Maybe it is not the short-coming of mindfulness rhetoric per se.

  13. Great article Glenn. Dogen’s Genjokoan seems to me one of his more coherent works, maybe because it is one of his earlier writings, a work done prior to his ascent into the non-thinking clouds . As Dogen continues in his writings, he seems to further spin off into this weird religious OCD where all logic is thrown out the window. I imagine this dude manically writing, smokin’ some serious zen crack i.e. perseverating on his own enlightenment, writing multiple meanings,connections, and layers ad nauseum to the point of incoherence, ritualizing everything etc. etc. He thinks he’s showing off his dharmic fancy footwork, “floatin like a butterfly and stingin’ like a bee” However in reality, he’s just being a crackhead, a “schizotypal metamagical” nonthinker.

    For more on schizotypal metamagical thinking I recommend checking out Dr. Robert Sapolsky’s lecture on religiosity. It’s a long lecture but well worth a look see.

    Regarding the firewood/ ash paragraph, I think Dogen is trying to show both sides of HIS nondual reality: The equation goes something like this:
    (conditioned, time-bound, before-and-after, existent, relative) + (unconditioned, timeless, present-moment, sunyata, absolute ) = enlightenment,dharmata, suchness, thusness, dharma position

    Students are seen as being stuck in the 1st part of the equation, the relative. The solution is sunyata via more mindful, present-moment living. The practice of emptying oneself of all thinking,judgements,emotions, direct experience, etc. and just being present.

    Glenn, do you know of any basis for this “present-moment” fixation that can be traced back to the buddha’s earlier teaching?for example sunyata? Obviously critical thinking and some emotional intelligence would help to balance some of the blatant anti-intellectualism and emotional repression we see today in x-buddism? Any other solutions? Specifically, I’m curious how you manage to teach meditation without all the transcendent hoopla? without all the cliche phrases? I imagine it must be a little tricky not to suggest/alter the experience to those being instructed.

    with fiery palms and piquant feet pressed together,

  14. Glenn (14) Ouch! Unfortunately guilty as charged. (Did you hear about the jurisprudence fetishist? He gets off on technicality.)
    It’s said that which is painful instructs so maybe I should thank you.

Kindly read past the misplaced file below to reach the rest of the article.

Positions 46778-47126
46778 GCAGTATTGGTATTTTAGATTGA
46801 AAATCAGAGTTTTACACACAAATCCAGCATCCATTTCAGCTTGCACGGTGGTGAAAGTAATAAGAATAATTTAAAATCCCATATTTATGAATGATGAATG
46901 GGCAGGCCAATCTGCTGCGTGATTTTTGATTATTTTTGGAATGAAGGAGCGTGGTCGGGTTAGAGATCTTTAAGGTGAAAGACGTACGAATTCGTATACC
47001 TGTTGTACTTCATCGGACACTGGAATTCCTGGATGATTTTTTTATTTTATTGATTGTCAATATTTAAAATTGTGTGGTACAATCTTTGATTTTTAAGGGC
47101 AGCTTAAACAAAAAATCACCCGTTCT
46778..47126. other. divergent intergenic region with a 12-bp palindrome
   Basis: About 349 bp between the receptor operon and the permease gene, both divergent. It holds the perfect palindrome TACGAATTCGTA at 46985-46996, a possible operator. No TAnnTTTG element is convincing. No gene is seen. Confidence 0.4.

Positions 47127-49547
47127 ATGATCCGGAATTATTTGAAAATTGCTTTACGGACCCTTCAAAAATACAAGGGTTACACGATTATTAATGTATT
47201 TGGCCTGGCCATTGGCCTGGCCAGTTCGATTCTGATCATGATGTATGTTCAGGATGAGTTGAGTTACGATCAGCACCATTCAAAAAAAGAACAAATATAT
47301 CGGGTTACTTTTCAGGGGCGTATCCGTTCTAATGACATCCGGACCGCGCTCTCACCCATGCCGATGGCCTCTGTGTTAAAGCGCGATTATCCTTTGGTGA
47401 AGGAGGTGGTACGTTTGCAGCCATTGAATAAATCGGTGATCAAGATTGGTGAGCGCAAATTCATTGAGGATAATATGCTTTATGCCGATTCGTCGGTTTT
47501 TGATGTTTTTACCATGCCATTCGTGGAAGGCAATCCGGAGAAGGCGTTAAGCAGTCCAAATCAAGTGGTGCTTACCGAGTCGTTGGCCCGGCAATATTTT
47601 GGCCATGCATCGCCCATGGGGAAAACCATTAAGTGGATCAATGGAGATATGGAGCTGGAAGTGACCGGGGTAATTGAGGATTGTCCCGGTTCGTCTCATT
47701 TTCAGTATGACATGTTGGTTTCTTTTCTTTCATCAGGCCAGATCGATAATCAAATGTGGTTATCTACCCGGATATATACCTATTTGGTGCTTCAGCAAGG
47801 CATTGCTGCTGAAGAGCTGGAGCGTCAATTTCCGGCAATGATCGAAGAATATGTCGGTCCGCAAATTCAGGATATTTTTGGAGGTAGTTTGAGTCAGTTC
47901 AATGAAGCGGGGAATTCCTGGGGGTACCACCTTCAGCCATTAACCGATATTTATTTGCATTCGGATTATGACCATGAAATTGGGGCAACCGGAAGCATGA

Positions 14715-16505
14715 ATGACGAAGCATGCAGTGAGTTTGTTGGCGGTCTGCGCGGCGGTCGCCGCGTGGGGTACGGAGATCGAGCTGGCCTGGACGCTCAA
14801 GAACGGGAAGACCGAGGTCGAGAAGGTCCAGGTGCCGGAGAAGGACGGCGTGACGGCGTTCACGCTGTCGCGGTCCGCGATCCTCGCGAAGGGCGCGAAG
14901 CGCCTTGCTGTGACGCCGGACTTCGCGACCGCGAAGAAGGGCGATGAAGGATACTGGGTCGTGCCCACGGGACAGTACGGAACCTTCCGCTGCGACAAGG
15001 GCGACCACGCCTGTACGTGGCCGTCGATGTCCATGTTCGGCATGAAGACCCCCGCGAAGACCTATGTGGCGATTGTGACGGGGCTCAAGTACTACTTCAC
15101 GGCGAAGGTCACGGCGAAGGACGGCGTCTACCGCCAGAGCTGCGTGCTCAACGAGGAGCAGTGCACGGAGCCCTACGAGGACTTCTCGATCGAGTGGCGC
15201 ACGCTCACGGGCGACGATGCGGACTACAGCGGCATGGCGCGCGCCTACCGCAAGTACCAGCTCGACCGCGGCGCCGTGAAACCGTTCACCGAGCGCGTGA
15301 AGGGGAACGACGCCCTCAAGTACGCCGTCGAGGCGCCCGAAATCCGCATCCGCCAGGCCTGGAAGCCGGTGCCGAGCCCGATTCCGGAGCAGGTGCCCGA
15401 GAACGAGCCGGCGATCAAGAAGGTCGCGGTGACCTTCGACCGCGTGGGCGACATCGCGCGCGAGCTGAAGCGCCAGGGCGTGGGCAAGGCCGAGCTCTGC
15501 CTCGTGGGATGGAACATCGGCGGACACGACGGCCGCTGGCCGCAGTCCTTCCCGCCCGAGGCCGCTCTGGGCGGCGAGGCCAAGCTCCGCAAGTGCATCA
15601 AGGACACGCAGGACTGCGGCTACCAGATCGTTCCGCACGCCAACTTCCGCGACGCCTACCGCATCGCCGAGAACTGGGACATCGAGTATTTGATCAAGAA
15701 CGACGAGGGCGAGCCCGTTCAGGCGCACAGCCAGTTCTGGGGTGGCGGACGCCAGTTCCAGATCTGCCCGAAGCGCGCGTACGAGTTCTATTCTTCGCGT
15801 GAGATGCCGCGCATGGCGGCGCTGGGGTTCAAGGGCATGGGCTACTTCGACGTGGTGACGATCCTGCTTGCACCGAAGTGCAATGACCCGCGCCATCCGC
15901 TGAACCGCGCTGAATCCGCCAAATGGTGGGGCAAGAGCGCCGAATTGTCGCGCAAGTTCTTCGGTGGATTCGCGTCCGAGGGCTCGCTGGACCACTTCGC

I have been digging on the site, per your suggestion, and have much found much food for thought (a veritable feast).
    If x-buddhist really believe their trope regarding, ” hindrances as being vehicles to greater clarity”, you would think they would welcome criticism and investigate the discomfort that comes up for them.
    You ended one of your comments to a secular buddhist with, “Metta my ass”. That is a great line.. It has the potential for a very funny skit. Someone said a book of philosophy could be written entirely in jokes. I’d like that.
    ” The Power Of Negative Thinking” helped me to verbalize some vague feelings of unease that came up whenever I would visit some x-buddhist site and the tools of analysis you provided are helpful to this non-philosopher.
    Thanks. Adios amigo and ” Metta My Ass”

  15. Like swimoutfree, I’ve been reading more of this blog. It seems many people posting on this blog are ex-buddhists, and like myself, have questions regarding if there is any value left in the x-buddhist paradigm. It’s been about 3 years since I set foot in a zendo, however I still question what value, if any, zen ever had in my life. I still wonder if there is something useful left in x-buddhism after it has been “decimated”? BTW, I don’t intend to demean the real work presented on this blog with my weird wackiness. I’ll leave the clowning around to Glū ten-Shin. Anyway, these are questions that still come up for me, and could not really be asked when I practiced within x-buddhist sanghas. X-buddhists really DO NOT like critical questions, nor do they like clowning around.

    Glenn you wrote:

    “These values include, for instance, an attitude of quiescence; passivity in relation to social formations; the desirability of a non-thinking subject; privileging pristine understanding over messy active analysis; retreat from political action; belief in utopia; a sense of superiority.”

    I agree with the above unfortunate consequences that result from so much focus on present- moment practice. I have experienced some of those consequences firsthand. Yet, I still wonder if there is a way to arrive at a different result without destroying all of what x-buddhism has to offer. For example,is there any value in awareness/mindfulness practices? Any value in meditation at all? What is meditation without all the suggestive teachings? without all the transcendent hoopla? Can awareness practices be balanced with other practices such as critical thinking?(BTW, good article by Patrick in non+x about critical thinking as practice.)

    My previous Dogen equation isn’t quite convoluted enough, actually he’s supposedly using Tozan’s silly five ranks throughout Genjokoan and the Shobogenzo. I wonder if the Mayahana and Vajrayana adherents have warped buddha’s original teachings(ex: Satipatthana Sutta) into something that can’t be saved by adding schemata such as Tozan’s five ranks? Also, It seems by equating the present-moment with anatta and sunyata, they give the present-moment a zero value, thus making it timeless and equivalent with the timelessness of the absolute, mystical empty truth. Somehow this making of the present-moment into a special transcendent refuge evolved out of buddha’s original teachings. Years ago, I practiced with a Soto teacher who tried to remove this transcendence from the practice,and from meditation. It was kind of refreshing.

    Glenn, actually, the reason I asked how you go about giving meditation instruction is because, for a year or so, I organized a non-affiliated sitting group. I found it very difficult not to give beginners some kind of generic schpeel about mindfulness, body awareness, or”just sitting”. I ended up getting fed up with the after-meditation “spiritual” discussions and sanctimonious pretentiousness of some of the participants. It ended up with me just leaving the group in the hands of a Thich Nhat Hanh admirer. How exasperating that was!